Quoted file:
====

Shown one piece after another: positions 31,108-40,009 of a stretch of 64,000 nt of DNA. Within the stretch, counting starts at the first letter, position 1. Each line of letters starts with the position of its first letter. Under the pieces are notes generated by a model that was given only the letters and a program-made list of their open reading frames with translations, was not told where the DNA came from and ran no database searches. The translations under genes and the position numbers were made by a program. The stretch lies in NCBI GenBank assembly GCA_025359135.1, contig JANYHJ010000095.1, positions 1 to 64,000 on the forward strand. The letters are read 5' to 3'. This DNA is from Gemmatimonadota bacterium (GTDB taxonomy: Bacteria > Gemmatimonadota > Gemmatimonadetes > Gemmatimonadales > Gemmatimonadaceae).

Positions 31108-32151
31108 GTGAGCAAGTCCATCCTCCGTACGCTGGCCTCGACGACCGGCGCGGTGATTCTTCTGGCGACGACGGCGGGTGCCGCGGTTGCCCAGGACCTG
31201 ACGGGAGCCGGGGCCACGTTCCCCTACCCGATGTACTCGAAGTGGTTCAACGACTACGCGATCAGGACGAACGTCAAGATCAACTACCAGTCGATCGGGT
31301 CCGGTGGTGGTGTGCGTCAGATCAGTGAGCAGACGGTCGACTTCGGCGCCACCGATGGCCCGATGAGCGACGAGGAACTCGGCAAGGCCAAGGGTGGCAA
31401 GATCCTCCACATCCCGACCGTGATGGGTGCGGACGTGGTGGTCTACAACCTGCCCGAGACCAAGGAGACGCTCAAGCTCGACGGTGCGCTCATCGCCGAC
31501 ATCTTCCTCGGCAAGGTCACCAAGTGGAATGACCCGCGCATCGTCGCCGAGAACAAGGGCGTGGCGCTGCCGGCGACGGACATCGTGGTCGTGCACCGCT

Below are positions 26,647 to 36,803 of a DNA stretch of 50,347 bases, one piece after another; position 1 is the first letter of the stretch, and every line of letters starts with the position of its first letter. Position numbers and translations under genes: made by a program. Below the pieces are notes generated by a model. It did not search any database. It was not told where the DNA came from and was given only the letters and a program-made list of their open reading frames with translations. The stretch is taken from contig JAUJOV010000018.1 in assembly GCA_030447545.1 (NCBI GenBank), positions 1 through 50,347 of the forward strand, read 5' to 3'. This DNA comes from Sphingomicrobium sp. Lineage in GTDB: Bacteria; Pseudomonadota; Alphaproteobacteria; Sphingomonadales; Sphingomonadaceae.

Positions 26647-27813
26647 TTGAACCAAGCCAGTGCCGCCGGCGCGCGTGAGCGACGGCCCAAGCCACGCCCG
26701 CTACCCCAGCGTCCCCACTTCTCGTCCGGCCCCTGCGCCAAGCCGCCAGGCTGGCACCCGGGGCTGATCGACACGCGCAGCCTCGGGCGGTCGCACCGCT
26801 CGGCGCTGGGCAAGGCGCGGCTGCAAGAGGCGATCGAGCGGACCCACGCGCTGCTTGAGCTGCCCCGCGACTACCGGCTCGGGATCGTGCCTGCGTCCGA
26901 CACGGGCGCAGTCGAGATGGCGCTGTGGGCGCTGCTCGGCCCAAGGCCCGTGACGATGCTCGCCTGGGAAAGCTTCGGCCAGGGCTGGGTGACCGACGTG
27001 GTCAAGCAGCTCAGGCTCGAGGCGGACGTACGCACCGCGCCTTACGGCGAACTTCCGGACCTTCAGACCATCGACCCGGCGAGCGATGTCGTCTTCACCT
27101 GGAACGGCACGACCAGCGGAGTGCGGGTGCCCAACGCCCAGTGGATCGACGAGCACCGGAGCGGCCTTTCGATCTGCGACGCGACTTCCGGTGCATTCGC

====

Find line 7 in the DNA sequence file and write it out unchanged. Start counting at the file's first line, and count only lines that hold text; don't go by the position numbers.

31501 ATCTTCCTCGGCAAGGTCACCAAGTGGAATGACCCGCGCATCGTCGCCGAGAACAAGGGCGTGGCGCTGCCGGCGACGGACATCGTGGTCGTGCACCGCT